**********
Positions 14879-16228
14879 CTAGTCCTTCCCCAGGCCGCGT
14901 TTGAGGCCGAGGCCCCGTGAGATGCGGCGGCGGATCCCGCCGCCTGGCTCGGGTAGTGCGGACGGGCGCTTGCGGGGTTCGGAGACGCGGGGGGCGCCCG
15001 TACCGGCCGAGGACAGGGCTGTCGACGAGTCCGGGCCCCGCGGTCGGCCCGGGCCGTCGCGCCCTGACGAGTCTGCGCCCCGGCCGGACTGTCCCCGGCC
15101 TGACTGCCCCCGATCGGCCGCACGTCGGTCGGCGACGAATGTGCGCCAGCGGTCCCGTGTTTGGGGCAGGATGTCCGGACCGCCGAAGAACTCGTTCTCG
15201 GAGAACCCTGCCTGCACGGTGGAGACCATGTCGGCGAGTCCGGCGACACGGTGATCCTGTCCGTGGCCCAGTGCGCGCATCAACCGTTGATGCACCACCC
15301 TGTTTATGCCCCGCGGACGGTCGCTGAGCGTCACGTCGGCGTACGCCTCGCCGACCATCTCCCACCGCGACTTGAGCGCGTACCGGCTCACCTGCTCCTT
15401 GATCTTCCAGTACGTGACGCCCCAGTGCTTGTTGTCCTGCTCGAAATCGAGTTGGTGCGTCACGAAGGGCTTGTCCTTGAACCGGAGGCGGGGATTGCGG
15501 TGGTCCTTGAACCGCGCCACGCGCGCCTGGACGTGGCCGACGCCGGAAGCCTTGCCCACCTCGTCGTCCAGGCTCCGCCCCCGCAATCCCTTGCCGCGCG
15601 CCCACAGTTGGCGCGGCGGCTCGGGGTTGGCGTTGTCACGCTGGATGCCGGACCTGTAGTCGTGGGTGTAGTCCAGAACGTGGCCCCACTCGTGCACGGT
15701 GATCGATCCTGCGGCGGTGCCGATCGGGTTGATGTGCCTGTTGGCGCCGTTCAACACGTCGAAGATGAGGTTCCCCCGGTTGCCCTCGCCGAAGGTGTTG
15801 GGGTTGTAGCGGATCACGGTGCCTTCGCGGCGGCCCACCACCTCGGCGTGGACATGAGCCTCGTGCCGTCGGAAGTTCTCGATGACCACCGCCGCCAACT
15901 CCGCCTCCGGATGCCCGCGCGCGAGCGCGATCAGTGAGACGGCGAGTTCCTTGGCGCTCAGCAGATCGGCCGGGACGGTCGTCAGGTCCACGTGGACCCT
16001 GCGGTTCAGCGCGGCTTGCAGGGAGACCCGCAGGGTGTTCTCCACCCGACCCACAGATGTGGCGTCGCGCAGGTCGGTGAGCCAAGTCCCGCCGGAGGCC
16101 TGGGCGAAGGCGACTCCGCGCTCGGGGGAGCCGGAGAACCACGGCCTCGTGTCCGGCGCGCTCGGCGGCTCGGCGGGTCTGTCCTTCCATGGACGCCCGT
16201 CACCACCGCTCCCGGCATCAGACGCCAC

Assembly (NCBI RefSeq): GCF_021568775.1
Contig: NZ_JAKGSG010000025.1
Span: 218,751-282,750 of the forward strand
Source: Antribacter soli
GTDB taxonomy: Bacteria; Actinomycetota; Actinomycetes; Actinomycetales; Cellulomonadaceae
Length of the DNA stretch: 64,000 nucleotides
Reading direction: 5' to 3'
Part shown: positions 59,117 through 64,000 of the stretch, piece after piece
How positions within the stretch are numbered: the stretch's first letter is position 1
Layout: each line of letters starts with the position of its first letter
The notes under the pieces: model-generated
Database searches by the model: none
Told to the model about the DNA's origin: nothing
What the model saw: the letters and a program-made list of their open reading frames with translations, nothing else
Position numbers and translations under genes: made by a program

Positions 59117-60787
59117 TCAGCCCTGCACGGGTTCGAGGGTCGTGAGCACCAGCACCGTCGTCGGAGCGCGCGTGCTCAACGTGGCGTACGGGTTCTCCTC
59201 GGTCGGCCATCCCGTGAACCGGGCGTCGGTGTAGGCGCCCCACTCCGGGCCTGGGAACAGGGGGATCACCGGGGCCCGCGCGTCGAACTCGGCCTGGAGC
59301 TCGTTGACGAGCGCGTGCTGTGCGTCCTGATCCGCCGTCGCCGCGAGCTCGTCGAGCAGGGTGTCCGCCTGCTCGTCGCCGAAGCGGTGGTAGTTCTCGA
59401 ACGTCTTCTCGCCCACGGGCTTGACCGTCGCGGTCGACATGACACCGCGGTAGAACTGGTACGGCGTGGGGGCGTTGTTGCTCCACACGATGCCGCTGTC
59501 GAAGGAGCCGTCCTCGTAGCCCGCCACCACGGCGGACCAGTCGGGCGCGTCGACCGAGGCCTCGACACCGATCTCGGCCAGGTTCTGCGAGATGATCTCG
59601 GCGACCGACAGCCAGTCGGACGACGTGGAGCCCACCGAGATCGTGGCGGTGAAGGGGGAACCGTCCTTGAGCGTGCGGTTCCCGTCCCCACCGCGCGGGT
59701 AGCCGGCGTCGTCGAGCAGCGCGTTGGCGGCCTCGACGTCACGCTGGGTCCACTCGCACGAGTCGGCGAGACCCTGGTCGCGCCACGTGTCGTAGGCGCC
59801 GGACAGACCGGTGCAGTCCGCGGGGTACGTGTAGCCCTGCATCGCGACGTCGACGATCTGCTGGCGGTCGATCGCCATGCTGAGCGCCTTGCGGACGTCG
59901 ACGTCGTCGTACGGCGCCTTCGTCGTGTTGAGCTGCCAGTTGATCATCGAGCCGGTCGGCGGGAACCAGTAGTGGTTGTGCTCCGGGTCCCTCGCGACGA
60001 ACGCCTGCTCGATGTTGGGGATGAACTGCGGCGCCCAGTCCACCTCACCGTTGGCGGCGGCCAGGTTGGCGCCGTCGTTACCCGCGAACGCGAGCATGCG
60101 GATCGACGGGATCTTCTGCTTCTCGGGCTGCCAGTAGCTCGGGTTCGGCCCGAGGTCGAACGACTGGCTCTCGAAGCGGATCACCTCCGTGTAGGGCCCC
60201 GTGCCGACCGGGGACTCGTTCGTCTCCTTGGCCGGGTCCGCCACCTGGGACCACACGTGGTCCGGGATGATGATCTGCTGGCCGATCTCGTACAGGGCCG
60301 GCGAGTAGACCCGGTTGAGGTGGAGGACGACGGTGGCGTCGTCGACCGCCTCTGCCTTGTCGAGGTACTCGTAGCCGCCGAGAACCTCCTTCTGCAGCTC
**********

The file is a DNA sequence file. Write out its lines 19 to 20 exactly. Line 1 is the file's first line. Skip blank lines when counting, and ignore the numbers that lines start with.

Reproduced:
Span: 218,751-282,750 of the forward strand
Source: Antribacter soli